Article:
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Reference ID Created Released Classification Origin
07MOSCOW220 2007-01-22 06:34 2011-08-30 01:44 UNCLASSIFIED//FOR OFFICIAL USE ONLY Embassy Moscow

DE RUEHMO #0220/01 0220634
R 220634Z JAN 07

E.O. 12958: N/A 
1. (SBU) Summary.  GOR efforts to exert greater control over 
Russia's NGO sector and a lack of tax incentives have not reversed a 
dramatic growth in philanthropy, particularly by large domestic 
corporations.  Philanthropic activity has generally matched the 
expansion of the Russian economy (about six percent annually), but 
it differs in character from western philanthropy.  Individual 
giving is modest, and Russians rarely donate to high-profile 
international causes, like the Asian tsunami.  NGOs play a small 
role in providing charitable services, and Russian officials 
frequently pressure corporate and private donors to support public 
projects and state institutions.  A new law on endowments has been 
passed to encourage big businesses to give more to charities and 
social projects. End summary. 
Renaissance of Philanthropy: Corporate, Not Individual 
----------------------- ------------------------------ 
2. (U) According to research done by the Charities Aid Foundation, 
philanthropic activity is growing in Russia at the pace of the 
economy: about six percent annually.  Corporate donors provide about 
75 percent of donations (compared to 25 percent in the U.S.), the 
donations of the 30 largest amount to USD 1.5 billion per year, and 
the figure is growing.  Aleksandr Livshin, professor at Moscow State 
University's School of Public Administration, said more than 60 
percent of company owners reported in a recent study that they had 
increased their philanthropic activity since 2000. While Russian 
politicians and publicists often imply that western governments and 
NGOs seek to use donations in order to influence political 
developments in Russia, foreign private NGOs and donors actually 
constitute only 8.4 percent of total Russian contributions. 
According to the Center of Economic and Financial Research (CEFR), 
companies spend about 11-17 percent of their net profits on social 
needs (which include not only charity but non-wage employee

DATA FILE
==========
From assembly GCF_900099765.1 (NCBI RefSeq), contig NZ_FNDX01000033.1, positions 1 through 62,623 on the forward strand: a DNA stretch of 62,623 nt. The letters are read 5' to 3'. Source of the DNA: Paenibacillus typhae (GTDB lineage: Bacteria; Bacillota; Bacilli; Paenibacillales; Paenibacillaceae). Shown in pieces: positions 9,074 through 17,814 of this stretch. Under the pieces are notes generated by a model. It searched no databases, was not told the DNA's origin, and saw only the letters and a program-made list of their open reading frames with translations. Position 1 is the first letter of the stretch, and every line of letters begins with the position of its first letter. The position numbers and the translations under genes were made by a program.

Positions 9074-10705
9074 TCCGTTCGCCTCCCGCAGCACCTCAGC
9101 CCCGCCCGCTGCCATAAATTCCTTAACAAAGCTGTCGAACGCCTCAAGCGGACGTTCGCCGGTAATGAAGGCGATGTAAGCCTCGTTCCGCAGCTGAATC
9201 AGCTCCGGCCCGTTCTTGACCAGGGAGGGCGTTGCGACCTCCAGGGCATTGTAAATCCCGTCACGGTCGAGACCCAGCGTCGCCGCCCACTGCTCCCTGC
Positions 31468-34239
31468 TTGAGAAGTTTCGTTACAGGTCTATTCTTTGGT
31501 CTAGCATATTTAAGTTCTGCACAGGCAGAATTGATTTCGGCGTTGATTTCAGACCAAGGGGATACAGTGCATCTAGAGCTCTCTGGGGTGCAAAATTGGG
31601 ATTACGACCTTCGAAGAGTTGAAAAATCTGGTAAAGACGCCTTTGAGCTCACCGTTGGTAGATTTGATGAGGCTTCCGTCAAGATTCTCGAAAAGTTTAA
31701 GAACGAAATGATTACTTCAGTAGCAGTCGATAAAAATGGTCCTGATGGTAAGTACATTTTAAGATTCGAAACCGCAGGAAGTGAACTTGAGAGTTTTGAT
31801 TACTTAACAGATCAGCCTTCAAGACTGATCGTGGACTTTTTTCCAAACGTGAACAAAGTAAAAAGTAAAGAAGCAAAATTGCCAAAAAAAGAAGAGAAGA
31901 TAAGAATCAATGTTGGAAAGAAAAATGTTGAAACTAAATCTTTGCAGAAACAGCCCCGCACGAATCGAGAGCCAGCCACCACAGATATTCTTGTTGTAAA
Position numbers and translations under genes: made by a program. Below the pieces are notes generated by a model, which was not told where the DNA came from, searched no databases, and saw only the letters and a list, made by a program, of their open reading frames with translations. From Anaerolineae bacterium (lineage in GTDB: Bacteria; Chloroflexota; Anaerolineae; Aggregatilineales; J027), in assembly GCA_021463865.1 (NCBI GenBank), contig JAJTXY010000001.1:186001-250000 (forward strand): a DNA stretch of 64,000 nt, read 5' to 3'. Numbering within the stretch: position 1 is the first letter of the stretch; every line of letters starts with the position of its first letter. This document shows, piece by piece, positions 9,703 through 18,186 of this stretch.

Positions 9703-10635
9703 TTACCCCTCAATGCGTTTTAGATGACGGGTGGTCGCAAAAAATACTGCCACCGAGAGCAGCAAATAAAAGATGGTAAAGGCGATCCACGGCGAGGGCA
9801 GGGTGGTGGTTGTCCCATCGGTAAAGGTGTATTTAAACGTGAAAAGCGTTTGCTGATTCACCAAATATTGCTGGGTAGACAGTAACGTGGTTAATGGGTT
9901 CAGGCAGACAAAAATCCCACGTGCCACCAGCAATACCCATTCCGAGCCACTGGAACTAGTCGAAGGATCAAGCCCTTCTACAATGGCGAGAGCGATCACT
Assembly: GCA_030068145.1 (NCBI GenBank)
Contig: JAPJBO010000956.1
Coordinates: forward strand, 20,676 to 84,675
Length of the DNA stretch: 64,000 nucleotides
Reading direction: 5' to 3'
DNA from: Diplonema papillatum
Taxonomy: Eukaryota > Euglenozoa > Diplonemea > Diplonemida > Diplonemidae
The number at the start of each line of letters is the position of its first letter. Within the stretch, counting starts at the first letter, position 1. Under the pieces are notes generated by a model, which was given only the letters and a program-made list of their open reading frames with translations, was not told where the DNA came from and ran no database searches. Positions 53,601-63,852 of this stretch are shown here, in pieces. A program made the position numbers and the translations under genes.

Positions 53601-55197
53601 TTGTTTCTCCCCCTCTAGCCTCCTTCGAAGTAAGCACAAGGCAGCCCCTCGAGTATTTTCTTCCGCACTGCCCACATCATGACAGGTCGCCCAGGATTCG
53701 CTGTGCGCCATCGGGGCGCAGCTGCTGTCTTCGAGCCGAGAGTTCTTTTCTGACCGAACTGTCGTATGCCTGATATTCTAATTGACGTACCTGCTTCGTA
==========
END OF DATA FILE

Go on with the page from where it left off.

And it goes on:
benefits, including subsidies for housing, day care, recreation, and 
medical services), while for Western companies the equivalent 
expenditure is roughly 0.5-1 per cent.  According to CEFR, these 
social benefits typically represent in-kind compensation for the 
poor quality of the local social infrastructure.  Over 50 percent of 
major corporations have a special social budget. 
3. (SBU) Individual philanthropy remains less developed. 
According to Galina Bodrenkova, President of the Russian Center for 
Developing Volunteerism, only 5-15 percent of Russians donate to 
charity.  Fifty-five percent know nothing about philanthropic 
organizations in Russia, and more than half of Muscovites have never 
practiced volunteerism. Yelena Abrosimova, a program co-director at 
IREX, stated that individual giving and the concept of 
membership-based NGOs (e.g., World Wildlife Fund) is not popular, 
because Russians do not have faith in NGOs to use their donations 
appropriately.  She said Russians are more likely to give money to 
homeless people or beggars on the metro, because they know precisely 
where there money is going. 
4. (SBU) Also contributing to Russians' reluctance, according to 
Livshin, are current regulations, which make it difficult for an 
individual citizen to offer a charitable donation.  A potential 
benefactor must go to a branch of Sberbank and complete a complex 
form for even a modest donation.  In addition, he said, the 
Khodorkovskiy case caused would-be wealthy philanthropists to avoid 
politically controversial activities.  Some worry as well that 
flaunting their earnings through charity may attract the attention 
of criminal elements.  However, he said the main reasons why private 
citizens engage in so little philanthropy is that the middle class 
is just emerging and the habit of individual charity practically 
disappeared under Communism. 
Distinctive Features of Russian Philanthropy 
5. According to Livshin, Russian philanthropy has many distinctive 
features.  First, almost all donations stay in Russia.  Russian 
philanthropists are overwhelmingly concerned with solving domestic 
problems.  Not even a catastrophe on the scale of the December 2004 
tsunami in Southeast Asia stimulated substantial private Russian 
contributions to international relief operations.  Second, very few 
philanthropists use NGOs to deliver aid to fellow citizens.  Most 
Russian donors see NGOs as inefficient if not thievish.  In their 
turn, most NGO leaders have a poor opinion of rich business leaders. 
 In Russia, the volume of the Russian non-profit sector makes up